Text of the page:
An Evening with Ralph Nader
By Gar Smith /
March 9, 2007

The-Edge caught up with consumer activist and occasional presidential aspirant Ralph Nader during a recent book-tour stop at the Dominican University in San Rafael, California. Nader's new book, The Seventeen Traditions, celebrates old-fashioned values: discipline, equality, reciprocity, charity, work, patriotism, civics and the family table.

Nader took to the stage and spoke for more than an hour. Nader's comments were largely focused on the substance of his new book, a small, beautifully illustrated and deeply felt recollection of growing up in small-town America -- in a world defined by nature, by parents, by school and by work. But, inevitably, the conversation turned to politics.

Hunched over the podium in that familiar posture of earnest intensity, Nader spoke of the lessons of his childhood and the virtues of simplicity that became lasting gifts from his parents.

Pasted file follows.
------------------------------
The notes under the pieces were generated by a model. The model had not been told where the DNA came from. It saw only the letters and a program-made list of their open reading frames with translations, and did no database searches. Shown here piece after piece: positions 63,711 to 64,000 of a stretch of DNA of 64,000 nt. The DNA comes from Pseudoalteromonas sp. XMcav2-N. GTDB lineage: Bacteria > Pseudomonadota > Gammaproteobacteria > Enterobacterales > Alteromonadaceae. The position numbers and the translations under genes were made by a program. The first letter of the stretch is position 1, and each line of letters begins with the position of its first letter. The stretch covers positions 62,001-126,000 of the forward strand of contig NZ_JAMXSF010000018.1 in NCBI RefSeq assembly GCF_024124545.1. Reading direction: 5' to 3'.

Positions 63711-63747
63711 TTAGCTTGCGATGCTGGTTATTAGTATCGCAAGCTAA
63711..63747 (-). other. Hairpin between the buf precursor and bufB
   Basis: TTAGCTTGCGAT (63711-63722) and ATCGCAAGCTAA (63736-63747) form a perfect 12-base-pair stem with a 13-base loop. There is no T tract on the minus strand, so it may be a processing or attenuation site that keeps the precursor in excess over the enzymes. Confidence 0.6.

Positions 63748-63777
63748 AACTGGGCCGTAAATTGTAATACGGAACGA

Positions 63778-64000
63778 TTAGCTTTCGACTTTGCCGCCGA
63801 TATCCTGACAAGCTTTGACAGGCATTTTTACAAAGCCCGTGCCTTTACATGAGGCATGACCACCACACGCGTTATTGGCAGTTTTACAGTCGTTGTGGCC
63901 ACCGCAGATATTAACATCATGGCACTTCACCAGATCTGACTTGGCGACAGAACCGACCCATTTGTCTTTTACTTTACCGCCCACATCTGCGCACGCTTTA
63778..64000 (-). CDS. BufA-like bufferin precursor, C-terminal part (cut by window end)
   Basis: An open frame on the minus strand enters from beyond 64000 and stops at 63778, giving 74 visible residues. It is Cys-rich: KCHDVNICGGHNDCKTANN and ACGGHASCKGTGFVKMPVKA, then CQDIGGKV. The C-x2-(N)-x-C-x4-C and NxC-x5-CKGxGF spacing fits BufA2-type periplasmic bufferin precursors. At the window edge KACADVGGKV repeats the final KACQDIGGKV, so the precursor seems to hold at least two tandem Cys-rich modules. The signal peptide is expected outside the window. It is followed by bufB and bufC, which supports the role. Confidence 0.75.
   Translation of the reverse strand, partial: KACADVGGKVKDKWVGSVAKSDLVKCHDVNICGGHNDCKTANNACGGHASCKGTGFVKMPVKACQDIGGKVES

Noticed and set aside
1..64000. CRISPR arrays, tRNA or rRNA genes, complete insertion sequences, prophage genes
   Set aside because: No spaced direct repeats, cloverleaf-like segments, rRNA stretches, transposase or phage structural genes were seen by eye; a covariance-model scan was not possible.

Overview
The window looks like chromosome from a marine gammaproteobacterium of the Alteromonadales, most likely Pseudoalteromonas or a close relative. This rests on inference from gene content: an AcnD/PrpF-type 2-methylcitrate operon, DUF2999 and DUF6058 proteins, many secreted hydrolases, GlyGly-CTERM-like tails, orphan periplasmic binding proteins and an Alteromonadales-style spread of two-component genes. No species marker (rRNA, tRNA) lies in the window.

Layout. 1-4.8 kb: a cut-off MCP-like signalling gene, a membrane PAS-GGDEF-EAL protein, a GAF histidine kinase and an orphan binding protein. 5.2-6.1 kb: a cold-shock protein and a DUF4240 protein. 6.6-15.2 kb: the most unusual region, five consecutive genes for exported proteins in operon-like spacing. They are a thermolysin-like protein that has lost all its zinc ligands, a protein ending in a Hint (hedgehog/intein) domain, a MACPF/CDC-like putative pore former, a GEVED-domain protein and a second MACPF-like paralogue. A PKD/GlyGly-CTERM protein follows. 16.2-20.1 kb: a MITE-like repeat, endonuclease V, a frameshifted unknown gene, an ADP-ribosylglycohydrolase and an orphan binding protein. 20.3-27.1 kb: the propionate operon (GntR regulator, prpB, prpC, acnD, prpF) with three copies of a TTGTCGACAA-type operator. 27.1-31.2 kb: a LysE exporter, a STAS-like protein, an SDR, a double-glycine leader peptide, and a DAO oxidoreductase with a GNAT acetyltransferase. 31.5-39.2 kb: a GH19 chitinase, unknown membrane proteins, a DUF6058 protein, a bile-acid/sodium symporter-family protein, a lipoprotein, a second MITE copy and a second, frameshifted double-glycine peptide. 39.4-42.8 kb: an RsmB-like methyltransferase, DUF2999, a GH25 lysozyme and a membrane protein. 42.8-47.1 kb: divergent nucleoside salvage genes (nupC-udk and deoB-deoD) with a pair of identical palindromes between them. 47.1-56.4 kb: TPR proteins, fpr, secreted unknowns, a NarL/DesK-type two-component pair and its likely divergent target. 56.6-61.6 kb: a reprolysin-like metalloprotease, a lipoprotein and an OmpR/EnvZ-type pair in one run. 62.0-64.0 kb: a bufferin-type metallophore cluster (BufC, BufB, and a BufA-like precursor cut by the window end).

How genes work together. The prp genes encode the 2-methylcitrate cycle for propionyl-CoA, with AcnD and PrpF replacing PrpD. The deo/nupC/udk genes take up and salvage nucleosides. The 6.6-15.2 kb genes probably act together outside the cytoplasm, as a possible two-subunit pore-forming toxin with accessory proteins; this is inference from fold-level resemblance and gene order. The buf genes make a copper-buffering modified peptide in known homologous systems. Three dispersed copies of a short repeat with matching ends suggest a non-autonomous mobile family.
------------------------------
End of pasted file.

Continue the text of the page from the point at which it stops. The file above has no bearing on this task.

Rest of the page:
"They grew up in a world without electricity," Nader said. "In Lebanon, the only sounds in their world were the sounds of human voices and the sounds of the natural world." He lamented the fact that, by contrast, "Today, children in the US spend 40-50 hours a week looking at screens -- computers, TVs, cellphones." The result is children whose experience is largely "virtual," manufactured and manipulated by corporations in search of consumers.

Nader traced his skeptical, argumentative nature in large measure to his father whose restaurant in Winsted, Connecticut, was known as "the place where, for a nickel, you got a good cup of coffee and ten minutes of politics."

Nader remembered returning from school when he was ten years old. His father looked him in the eye and asked: "Well, Ralph. What did you learn in class today? Did you learn how to believe or did you learn how to think?"

He shared some other parental quotes that stuck with him: